Iwu said other health benefits of Moringa include: Increases the natural defenses of the body; provides nourishment to the eyes and the brain; promotes metabolism with bio-available ingredients; promotes the cell structure of the body; promotes natural serum cholesterol; lowers the appearance of wrinkles and fine lines; promotes the normal functioning of the liver and the kidney; beautifies the skin; promotes energy; promotes proper digestion; acts as an antioxidant; takes care of the immune system of the body; promotes healthy circulatory system; it is an anti-inflammatory; gives a feeling of general wellness; and supports the normal sugar levels of the body.
On dosage and administration, Iwu said: “Chew three Moringa seeds morning and evening. Take half teaspoonful Moringa leaf powder into water/mix with food to be taken morning and evening. Soak two teabags of Moringa tea in a cup of hot water for five to eight minutes. And taken as necessary.”
Also, Nigerian researchers led by Iwu have validated local foods such as Moringa oleifera, bitter kola (Garcinia kola), coconut oil, Zobo (Hibiscus sabdariffa), bitter leaf (Vernonia amygdalina), tomato, Sour sop, African bush mango (Ogbono), among others as medicines.
Iwu told journalists that his team has developed dietary supplements based on these local foods for managing chronic diseases like diabetes, hypertension, prostate cancer, erectile dysfunction, HIV/AIDS, among others.
Indeed, the words of the father of western medicine and ancient Greek Physician, Hippocrates of Cos, “Let food be thy medicine and medicine be thy food,” have been ‘resurrected’ by a team of Nigerian researchers led by Iwu.
Iwu told The Guardian that his team at BDG has formulated local food items into scientifically validated medicines, dietary supplements.
BDG is comprised of Bioresources Development and Conservation Programme, Bioresources Institute of Nigeria, IHP, Intercedd Laboratories (IL), BioTrade Global Agency and Nature’s Emporium.
The foods that can be used as medicines or rather dietary supplements include among others: Moringa Tea, Moringa Leaf Tea, Moringa Whole Seed, which have been shown by research to cure over 300 diseases; Bissap Tea from Zobo (Hibiscus sabdariffa) for hypertension; Vernonia Ocimum Tea from bitter leaf (Vernonia amygdalina) and scent leaf (Ocimum gratissimum) for control of blood sugar and weight management; Garcinia-IHP from bitter kola (Garcinia kola) and used as antimicrobial and detoxifier; IHP Virgin Coconut Oil from coconut as stress buster and immune booster; Erovit-IHP, which combines the anti-ageing properties of the mushroom, Cordyceps, the high-potency antioxidant effects of Punica granatum fruits and the life enhancing Korean ginseng; and Immunovit-IHP from Reishi mushroom, Punica granatum and Korean ginseng to boost immunity against diseases.
Iwu said the products have been validated by the United States Food and Drug Administration (FDA); the National Agency for Food Drug Administration and Control (NAFDAC); the Nigerian Institute of Pharmaceutical Research and Development (NIPRD), Abuja; the Nigerian Export Promotion Council; the Raw Material Council; and the Federal Institute of Industrial Research (FIIRO), Lagos, for prevention and management chronic diseases.
Until now, various laboratory researches have confirmed that Moringa is a natural energy booster, strengthens the immune system, has antibiotic properties, cures headaches, migraines, asthma, and ulcers, reduces arthritic pains and inflammations, and restricted tumour growths.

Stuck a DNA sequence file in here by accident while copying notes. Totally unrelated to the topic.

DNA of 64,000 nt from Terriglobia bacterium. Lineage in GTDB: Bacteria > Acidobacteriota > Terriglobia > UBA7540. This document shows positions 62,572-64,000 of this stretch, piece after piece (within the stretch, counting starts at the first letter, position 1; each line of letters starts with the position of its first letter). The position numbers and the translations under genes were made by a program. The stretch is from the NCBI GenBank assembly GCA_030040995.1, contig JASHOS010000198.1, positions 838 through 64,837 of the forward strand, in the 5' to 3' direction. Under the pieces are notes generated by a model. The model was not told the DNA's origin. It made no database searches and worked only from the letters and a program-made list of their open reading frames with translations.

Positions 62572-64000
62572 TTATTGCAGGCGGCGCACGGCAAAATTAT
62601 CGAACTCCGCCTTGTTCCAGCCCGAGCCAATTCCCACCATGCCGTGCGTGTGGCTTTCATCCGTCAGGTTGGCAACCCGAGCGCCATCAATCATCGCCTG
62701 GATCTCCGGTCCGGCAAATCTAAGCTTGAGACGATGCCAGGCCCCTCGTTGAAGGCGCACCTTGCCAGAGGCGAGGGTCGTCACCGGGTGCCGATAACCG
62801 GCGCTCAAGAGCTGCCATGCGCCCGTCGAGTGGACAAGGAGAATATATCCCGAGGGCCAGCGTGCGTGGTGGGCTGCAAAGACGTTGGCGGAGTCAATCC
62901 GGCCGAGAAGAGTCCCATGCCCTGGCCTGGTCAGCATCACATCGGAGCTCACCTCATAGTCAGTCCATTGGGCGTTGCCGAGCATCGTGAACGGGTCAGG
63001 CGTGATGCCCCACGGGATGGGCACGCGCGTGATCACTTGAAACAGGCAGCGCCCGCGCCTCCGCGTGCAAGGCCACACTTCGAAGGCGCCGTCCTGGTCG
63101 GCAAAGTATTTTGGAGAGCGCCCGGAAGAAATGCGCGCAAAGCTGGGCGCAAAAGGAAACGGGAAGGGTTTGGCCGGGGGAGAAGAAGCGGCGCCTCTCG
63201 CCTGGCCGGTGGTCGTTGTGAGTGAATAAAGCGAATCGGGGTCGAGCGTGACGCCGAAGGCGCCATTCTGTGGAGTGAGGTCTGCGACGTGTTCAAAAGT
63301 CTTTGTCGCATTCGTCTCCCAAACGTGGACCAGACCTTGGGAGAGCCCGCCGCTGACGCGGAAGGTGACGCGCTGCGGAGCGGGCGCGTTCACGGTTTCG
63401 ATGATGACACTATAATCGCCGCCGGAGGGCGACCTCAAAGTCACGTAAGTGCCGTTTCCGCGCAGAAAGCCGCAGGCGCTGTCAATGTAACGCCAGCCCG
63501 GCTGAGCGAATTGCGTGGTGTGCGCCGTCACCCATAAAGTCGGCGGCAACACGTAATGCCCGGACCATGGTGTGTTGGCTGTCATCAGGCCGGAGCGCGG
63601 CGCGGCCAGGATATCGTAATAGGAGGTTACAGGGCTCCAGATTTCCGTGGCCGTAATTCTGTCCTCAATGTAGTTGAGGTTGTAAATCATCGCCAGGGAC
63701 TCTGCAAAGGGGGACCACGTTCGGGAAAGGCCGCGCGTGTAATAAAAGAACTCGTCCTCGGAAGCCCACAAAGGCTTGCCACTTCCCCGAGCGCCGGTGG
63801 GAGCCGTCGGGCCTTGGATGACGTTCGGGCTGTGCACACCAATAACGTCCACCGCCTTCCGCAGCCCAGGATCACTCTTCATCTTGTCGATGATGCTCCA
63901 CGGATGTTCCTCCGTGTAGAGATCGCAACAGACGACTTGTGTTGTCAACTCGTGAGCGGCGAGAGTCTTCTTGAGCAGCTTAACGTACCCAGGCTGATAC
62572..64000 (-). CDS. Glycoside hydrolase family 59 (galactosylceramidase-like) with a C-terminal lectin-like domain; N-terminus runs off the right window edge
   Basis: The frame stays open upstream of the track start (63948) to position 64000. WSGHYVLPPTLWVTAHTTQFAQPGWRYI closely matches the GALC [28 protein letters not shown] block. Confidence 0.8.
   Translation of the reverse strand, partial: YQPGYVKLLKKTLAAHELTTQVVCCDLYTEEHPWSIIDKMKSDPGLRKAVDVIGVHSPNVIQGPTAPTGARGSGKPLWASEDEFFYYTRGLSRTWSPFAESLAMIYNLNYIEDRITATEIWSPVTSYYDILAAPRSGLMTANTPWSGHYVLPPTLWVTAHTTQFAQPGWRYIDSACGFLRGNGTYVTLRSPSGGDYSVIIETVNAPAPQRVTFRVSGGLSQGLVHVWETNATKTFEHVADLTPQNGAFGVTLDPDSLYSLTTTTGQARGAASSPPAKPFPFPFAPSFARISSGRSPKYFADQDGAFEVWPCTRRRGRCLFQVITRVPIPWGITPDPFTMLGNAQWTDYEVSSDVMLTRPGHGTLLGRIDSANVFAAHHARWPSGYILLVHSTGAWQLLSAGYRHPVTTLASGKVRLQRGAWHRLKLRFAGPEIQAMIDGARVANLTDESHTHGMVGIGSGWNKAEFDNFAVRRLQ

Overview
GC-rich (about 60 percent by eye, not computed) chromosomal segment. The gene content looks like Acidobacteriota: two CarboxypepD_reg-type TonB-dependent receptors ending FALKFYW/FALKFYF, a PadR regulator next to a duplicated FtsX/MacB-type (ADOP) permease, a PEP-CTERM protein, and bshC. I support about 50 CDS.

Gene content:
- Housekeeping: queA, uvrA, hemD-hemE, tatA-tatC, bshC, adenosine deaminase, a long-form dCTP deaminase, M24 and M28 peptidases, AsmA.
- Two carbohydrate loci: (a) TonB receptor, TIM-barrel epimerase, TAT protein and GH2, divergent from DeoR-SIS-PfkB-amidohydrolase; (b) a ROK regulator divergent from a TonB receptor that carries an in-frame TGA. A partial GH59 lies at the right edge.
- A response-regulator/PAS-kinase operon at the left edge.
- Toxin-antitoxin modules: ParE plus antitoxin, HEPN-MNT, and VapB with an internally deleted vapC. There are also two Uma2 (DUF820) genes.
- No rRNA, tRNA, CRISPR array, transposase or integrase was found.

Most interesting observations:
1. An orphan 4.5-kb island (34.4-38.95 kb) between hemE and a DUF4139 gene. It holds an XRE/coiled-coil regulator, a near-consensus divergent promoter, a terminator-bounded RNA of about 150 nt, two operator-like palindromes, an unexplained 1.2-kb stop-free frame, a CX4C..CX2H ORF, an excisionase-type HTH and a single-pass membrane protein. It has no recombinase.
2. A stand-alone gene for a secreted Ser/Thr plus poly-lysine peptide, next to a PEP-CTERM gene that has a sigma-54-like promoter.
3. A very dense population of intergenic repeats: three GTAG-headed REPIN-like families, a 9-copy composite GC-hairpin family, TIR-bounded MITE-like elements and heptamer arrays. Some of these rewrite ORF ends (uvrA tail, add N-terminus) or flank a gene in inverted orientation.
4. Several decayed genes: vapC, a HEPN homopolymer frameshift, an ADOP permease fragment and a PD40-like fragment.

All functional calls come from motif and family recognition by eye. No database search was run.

Moringa flowers boiled with soymilk have always been thought to have aphrodisiac quality. News reports say that studies of the Bureau of Plant Industry (BPI) showed that a steady diet of the Moringa fruit boosts the sperm count of men, which improves their chances of fertilising an egg.
Nutritionists say, the Moringa plant has more iron than “Kontonmire” and contains seven times the Vitamin ‘C’ in oranges; four times the calcium in milk; four times the Vitamin ‘A’ in carrots; two times the protein in milk and three times the potassium in banana.
In the field of medicine, it has been found out that Moringa can help to prevent common killer diseases like hypertension and diabetes and has become the poor man’s prophylaxis against malaria and some common ailments.
There is a growing global interest in the use of Moringa to address malnutrition because it is readily available and inexpensive. In Africa, it has become popular as a locally produced nutritional supplement for individuals infected with the Human Immuno-deficiency Virus (HIV)/Acquired Immune Deficiency Syndrome (AIDS) virus. Nursing mothers have shown to produce far more milk and malnourished children gained more weight after the leaves were added to their diets.
Aware of its nutritional and medicinal benefits, India is notably the largest producer of Moringa. India’s ancient system of health care, ayurveda believes that the Moringa leaves prevent at least three hundred diseases, which fact they say is confirmed by modern science.
The leaves, fruit flowers and immature pods of the tree are eaten as nutritious foods. The leaves in particular are consumed either raw in salads, tossed into blender drinks, or steamed like spinach. Rich in protein, beta-carotene, vitamin C, potassium and calcium, the leaves make an excellent green vegetable, and are pleasing in flavor.
But beyond the flavor and nutrition, moringa offers healing benefits. Virtually all parts of the plant are used to treat inflammation, infectious disorders, and various problems of the cardiovascular and digestive organs, while improving liver function and enhancing milk flow in nursing mothers. The uses of moringa are well documented in both the Ayurvedic and Unani systems of traditional medicine, among the most ancient healing systems in the world.
Phytochemical analysis indicates that moringa is rich in a variety of health-enhancing compounds, including moringine, moringinine, the potent antioxidants quercetin, kaempferol, rhamnetin, and various polyphenols. The leaves seem to be getting the most market attention, notably for their use in reducing high blood pressure, eliminating water weight, and lowering cholesterol.
Studies show that moringa leaves possess anti-tumor and anti-cancer activities, due in part to a compound called niaziminin. Preliminary experimentation also shows activity against the Epstein-Barr virus. Compounds in the leaf appear to help regulate thyroid function, especially in cases of over-active thyroid. Further research points to anti-viral activity in cases of Herpes simplex.